and the genes that encode the insulin system are highly conserved in evolution [45,46]. Indeed,
processed, energy-dense foods have been linked to insulin resistance and cardiovascular
disease among Australian foragers transitioning to village life [47].

Frayling et al. investigated the association of variation of the obesity gene, FTO, with BMI and
the risk of being overweight and obese in 10 172 white European children [48]. They found that
the FTO gene variation is associated with changes in BMI and obesity in children by the age of 7
years, changes that persist into the prepubertal period and beyond. The FTO gene is upregu-
lated during food deprivation and expressed in neurons of feeding-related nuclei of the brain
[49]. Indeed, the FTO gene is of ancient origin; it is well conserved and found in a single copy in

Trends in Endocrinology & Metabolism, Month Year, Vol. xx, No. yy 5


TEM 1350 No. of Pages 8

diverse vertebrate species such as fish and chickens. Such findings suggest that the ancestor Outstanding Questions
of this gene was present at 450 Mya [49]. How did the diet of HGs differ from that
of the farmers?

The adipocyte-derived hormone, leptin, exerts profound pleiotropic effects on satiety, energy
What genome types are adaptive for
expenditure, and neuroendocrine function [50]. From an evolutionary standpoint it stands out these two types of diet?
for its bidirectional signaling of metabolic and neuroendocrine physiology to prevent obesity.
Thus, leptin resistance is a major mechanism in central obesity. Energy stores are required for What would be the best diet for an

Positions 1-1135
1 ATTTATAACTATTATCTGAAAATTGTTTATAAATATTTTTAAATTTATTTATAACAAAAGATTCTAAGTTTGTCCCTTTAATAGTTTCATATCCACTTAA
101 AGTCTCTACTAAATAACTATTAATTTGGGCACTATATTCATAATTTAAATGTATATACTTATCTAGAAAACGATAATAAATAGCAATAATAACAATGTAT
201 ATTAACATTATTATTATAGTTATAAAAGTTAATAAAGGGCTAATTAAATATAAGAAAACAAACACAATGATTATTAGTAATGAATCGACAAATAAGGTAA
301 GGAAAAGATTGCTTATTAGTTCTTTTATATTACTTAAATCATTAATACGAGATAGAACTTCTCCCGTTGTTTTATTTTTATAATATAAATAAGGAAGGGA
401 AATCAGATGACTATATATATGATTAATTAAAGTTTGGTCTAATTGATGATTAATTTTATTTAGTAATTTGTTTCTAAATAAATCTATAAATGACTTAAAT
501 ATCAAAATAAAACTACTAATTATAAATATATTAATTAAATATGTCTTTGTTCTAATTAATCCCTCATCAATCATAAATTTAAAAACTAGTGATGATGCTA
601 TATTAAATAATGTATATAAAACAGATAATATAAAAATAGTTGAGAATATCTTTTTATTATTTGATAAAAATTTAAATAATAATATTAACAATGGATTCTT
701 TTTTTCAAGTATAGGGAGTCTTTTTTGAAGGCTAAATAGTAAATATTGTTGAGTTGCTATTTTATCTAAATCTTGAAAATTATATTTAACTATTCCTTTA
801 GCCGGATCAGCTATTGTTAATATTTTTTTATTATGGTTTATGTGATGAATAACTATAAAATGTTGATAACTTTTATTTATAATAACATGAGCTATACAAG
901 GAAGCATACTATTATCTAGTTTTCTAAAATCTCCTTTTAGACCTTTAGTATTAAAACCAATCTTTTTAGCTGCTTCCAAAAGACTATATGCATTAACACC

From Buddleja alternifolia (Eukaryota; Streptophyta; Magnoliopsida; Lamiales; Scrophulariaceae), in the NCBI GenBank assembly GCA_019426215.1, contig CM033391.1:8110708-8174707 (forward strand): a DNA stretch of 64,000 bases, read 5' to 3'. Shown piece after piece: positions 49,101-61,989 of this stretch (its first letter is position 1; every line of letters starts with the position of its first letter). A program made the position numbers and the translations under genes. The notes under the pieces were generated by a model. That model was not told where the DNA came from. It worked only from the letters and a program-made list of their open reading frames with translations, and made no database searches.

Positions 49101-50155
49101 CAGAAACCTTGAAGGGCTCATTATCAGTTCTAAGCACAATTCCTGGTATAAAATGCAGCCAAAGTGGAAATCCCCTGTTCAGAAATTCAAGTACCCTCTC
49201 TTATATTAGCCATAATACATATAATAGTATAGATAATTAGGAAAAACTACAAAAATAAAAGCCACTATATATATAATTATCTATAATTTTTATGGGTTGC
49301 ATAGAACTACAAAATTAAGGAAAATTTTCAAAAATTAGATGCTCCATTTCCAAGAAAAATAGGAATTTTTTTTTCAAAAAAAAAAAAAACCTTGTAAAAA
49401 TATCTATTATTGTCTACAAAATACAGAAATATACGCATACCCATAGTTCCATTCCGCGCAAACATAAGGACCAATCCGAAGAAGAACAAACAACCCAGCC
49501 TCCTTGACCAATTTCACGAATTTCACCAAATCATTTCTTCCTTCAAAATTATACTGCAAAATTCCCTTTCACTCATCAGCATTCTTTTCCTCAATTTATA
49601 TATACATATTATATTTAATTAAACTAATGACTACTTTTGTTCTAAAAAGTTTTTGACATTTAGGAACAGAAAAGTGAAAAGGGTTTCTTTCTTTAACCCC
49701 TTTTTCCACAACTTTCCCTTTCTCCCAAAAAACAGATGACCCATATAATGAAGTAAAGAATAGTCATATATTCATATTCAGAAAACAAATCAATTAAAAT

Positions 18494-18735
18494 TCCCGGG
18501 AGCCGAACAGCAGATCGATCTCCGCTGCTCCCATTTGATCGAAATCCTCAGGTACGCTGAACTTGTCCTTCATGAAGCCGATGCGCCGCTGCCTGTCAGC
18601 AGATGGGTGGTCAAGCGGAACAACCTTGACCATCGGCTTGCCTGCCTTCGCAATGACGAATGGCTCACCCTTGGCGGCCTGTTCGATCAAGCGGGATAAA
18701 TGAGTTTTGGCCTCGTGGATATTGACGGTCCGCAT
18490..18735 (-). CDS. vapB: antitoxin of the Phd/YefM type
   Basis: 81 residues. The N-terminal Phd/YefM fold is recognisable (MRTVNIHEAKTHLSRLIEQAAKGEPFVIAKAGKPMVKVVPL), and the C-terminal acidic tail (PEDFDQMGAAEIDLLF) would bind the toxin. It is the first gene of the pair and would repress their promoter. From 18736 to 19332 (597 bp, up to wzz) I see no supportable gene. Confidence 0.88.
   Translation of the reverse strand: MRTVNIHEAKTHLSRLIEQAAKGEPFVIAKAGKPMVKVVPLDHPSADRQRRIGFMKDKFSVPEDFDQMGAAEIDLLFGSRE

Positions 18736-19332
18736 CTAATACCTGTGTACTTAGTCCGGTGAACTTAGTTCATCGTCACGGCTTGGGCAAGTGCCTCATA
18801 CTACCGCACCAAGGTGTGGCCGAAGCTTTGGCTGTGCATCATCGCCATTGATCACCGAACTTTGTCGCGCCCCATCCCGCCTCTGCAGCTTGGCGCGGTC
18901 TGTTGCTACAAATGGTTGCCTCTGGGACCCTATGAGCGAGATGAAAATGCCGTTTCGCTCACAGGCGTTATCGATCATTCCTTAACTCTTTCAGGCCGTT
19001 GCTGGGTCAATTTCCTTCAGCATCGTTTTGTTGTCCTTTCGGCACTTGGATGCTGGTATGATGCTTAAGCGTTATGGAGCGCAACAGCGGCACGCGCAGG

survival in periods of famine, and leptin gene expression may have been selected against during obese patient with (i) an HG genome,
(ii) a farmer genome?
the course of evolution [50,51]. Work with Ache foragers in Paraguay has shown that levels of
leptin, a protein that is crucial for fat sequestration, are substantially lower than in US adults [52].
How can one diagnose early in life
obese children with an HG genome
Another gene at the centre of obesity pathophysiology is the appetite hormone, ghrelin, and its as opposed to obese children with a
complex family of peptides, receptors and modifying enzymes that control multiple patho- farmer genome?
physiological processes. These gene products modulate the activity and synaptic input
What will be the optimal BMI for sur-
organization of midbrain dopamine neurons while promoting appetite [53]. Plasma ghrelin
vival and fertility in the future?
concentrations in patients with simple obesity are lower than in healthy subjects, but are
increased in patients with anorexia nervosa [54]. Genetic deletion of ghrelin does not decrease
food intake but influences metabolic fuel preference [55]. Ghrelin is a hormone that has
apparently evaded natural selection during a long evolutionary history in a variety of mammal
and non-mammalian vertebrates. In mammals, the amino acid sequences are highly homolo-
gous, sharing >90% identity across the group [56]. Del Guidice et al. investigated whether
ghrelin variants could modulate the obese phenotype during childhood [57]. They found that a
Leu72/Met polymorphism in the ghrelin gene was associated with differences in the age of
obesity onset; the Met72 allele was associated with a trend towards a lower age of onset.

Booth et al. suggested that the physical activity of HGs was extensive, and the sedentary
lifestyle that followed the agrarian revolution must have required a sedentary farmer genome
[58]. Nevertheless, as mentioned, our current genome is maladapted, and many of us have
retained the HG genome, which can potentially promote overweight and obesity. Booth et al.